August 17, 1950. Pusan Perimeter, Korea. The first American forces rushed to Korea in July 1950 encountered a tenacious foe in the form of the Soviet-built T-34 tank. To counter this, the Americans initially had only the M24 Chaffee light tank. Designed as a scout vehicle rather than a main battle tank, it was too light and under-gunned to effectively combat the T-34. At best, a little M24 could harass a T-34 then run for cover.
Why was the M24 deployed? It was the only tank available to the occupation forces in Japan at the time. The Eighth Army's Table of Organization required medium battle tanks (on paper, at least). In reality, occupation units employed the M24 as a matter of expediency: Japan's bridges and related transport infrastructure could not bear the weight of the heavier M4 Sherman, much less the M26 Pershing.
Appearing at the front just in time to participate in the Kum River Line defense (July 12), the M24's vulnerabilities quickly became evident. One encounter records an exchange between an infantry sergeant and an M24 commander. Upon detection of encroaching North Korean T-34s, the M24 commander prepared to reverse away from the impending clash. "He has an unfair advantage because of his heavier armor," the tank commander said to the sergeant. The disgusted and astonished sergeant pointed to the ragged foot-soldiers of his squad and replied, "how do you think OUR armor compares?"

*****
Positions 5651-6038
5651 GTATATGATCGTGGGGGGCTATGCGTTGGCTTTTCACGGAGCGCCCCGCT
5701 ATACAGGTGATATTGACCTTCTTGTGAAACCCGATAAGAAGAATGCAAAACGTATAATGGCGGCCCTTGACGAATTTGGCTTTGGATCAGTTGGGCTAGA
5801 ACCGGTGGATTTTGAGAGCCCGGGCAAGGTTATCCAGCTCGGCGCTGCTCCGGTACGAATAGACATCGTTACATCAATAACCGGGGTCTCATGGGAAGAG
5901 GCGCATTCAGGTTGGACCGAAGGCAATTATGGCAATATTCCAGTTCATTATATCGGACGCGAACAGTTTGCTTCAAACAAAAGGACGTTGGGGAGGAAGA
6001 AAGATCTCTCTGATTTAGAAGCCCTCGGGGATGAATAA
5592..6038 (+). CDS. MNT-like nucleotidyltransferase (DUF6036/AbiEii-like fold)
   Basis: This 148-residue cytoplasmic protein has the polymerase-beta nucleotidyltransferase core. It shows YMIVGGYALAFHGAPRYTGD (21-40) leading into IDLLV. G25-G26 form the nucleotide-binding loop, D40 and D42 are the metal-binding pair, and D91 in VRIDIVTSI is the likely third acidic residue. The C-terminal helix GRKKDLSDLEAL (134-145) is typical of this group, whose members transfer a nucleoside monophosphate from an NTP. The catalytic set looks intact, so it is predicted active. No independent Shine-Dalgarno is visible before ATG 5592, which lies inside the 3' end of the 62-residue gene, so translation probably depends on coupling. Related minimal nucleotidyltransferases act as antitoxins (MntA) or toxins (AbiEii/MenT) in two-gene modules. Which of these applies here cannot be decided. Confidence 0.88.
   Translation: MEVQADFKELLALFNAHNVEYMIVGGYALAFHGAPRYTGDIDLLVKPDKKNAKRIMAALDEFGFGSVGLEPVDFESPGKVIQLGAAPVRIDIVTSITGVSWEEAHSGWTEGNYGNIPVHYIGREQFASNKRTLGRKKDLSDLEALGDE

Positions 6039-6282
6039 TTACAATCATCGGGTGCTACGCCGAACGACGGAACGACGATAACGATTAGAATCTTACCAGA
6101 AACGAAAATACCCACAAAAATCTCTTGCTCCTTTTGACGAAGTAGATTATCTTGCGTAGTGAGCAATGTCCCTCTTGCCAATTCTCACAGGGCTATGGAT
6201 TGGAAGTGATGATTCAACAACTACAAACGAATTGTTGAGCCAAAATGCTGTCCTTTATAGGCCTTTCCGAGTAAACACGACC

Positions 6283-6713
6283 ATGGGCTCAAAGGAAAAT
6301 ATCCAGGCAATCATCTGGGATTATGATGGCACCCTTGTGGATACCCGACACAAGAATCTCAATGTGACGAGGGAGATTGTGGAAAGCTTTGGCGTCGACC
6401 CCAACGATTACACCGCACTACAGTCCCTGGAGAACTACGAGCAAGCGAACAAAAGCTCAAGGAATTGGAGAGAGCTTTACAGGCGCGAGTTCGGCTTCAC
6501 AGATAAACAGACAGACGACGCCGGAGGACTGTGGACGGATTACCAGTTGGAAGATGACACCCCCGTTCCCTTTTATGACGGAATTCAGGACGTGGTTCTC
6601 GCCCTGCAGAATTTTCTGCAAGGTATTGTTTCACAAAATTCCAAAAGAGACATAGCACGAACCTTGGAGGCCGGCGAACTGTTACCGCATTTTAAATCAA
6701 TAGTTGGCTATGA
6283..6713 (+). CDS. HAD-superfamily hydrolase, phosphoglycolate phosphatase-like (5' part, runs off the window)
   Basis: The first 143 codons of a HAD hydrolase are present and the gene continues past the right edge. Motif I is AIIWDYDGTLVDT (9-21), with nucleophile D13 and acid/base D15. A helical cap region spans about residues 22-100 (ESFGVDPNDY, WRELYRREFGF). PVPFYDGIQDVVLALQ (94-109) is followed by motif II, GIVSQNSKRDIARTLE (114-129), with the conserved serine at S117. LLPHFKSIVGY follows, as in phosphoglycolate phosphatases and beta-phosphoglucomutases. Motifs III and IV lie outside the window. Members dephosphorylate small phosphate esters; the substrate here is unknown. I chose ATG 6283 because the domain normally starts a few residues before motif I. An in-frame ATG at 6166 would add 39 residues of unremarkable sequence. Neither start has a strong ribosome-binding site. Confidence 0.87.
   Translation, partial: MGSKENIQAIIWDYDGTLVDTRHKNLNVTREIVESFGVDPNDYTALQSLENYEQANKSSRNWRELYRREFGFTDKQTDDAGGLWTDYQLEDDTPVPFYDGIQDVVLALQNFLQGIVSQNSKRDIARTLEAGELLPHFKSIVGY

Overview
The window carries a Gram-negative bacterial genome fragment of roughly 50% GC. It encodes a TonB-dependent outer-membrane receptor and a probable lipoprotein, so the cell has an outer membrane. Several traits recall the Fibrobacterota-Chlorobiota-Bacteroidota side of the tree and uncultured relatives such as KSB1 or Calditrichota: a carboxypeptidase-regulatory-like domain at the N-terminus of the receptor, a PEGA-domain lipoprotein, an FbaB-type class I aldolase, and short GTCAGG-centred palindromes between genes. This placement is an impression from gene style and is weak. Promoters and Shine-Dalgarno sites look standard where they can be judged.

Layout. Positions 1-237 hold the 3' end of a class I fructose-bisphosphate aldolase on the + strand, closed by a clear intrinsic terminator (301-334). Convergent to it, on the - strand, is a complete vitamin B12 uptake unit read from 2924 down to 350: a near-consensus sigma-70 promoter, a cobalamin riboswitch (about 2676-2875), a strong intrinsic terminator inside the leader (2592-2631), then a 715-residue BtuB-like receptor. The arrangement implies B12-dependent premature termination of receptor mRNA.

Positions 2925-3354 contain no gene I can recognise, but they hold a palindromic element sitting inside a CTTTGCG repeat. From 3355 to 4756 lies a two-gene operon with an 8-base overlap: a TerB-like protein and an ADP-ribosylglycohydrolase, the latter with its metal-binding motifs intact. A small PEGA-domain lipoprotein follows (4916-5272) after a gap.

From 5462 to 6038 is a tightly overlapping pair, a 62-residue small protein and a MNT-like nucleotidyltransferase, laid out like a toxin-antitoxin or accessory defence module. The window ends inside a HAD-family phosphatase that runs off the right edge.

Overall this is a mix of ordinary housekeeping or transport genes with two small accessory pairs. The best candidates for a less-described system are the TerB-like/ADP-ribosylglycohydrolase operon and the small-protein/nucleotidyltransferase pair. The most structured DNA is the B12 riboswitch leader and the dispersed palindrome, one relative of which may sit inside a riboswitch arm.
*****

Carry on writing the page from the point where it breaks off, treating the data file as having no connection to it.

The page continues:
Private Philip Hughes's unit received limited tank support from M24s during the Battle of Naktong Bulge during the second and third weeks of August 1950.